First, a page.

As countries stimulate their economies to recover from the pandemic, there are growing calls to “build back better”, seizing this opportunity to improve health, the environment and to limit climate change. Here in Thailand, in relation to air pollution specifically, that means boosting the green energy sector, improving forest fire management and ensuring that communities have secure tenure and use rights over forest resources, as well as rights to use fire as a management tool.

So what can CityLife readers do?

First, get informed. An organization I volunteer with, the Thailand Clean Air Network (TCAN) has joined forces with the Circular Design Lab to organize a ‘digital roadshow’ on air pollution, with online events twice a month until the end of the year. These events and the research and data published here are intended to inform the public and build support for clean air legislation in Thailand.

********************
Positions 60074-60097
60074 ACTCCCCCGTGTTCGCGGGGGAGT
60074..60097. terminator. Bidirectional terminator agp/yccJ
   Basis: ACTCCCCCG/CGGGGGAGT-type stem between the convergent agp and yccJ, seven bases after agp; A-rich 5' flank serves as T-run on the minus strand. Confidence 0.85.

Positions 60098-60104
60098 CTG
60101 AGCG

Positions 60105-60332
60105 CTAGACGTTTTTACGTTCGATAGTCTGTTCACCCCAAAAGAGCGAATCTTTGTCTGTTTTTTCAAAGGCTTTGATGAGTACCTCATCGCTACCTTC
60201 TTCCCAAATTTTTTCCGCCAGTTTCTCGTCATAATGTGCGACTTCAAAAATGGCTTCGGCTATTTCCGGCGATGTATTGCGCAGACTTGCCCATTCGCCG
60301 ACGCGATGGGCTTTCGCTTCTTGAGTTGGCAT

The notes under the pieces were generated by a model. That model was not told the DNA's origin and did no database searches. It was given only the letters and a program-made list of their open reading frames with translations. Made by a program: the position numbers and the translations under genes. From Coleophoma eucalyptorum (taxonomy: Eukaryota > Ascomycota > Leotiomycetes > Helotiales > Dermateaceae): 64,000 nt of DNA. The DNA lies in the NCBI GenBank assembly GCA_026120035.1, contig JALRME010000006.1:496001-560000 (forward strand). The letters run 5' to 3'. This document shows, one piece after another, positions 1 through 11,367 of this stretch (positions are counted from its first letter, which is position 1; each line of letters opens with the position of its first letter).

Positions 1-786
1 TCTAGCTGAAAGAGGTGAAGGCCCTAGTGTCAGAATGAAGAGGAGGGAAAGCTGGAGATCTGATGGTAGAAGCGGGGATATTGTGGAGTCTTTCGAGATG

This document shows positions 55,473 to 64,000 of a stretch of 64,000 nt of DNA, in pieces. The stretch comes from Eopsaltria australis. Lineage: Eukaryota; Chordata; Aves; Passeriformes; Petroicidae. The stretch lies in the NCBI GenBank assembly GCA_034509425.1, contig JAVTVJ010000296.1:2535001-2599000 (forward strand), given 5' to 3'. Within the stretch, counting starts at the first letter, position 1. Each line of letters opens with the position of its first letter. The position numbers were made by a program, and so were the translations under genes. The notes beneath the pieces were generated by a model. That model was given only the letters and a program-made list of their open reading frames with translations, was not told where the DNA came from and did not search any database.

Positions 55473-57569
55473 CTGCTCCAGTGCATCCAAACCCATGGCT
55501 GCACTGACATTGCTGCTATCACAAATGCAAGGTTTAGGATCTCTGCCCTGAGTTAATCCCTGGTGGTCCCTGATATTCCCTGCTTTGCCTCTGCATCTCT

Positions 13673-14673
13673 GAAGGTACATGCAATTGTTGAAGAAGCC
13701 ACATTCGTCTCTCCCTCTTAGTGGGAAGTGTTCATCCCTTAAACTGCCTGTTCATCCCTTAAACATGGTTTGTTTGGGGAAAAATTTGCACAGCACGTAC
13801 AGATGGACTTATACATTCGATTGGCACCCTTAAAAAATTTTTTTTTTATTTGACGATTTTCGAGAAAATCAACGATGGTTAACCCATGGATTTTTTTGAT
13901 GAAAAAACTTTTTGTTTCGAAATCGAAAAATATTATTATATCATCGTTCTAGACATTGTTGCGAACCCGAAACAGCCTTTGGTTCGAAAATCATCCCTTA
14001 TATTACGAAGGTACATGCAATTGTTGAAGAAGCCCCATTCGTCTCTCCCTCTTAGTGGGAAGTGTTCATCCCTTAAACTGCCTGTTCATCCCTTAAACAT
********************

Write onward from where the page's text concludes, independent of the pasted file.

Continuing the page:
Second, get involved. TCAN and its partners are campaigning for action by proposing a range of sustainable solutions to air pollution—and they need your help. They have drafted a Clean Air Bill that can be submitted for parliamentary readings if at least 10,000 Thai citizens sign a petition to support it. If successful, this bill would give local administrative organisations the right to manage and deal with air pollution. It would create a clean air fund to support activities such as filing court cases, funding research and development, and taking other local action to promote clean air.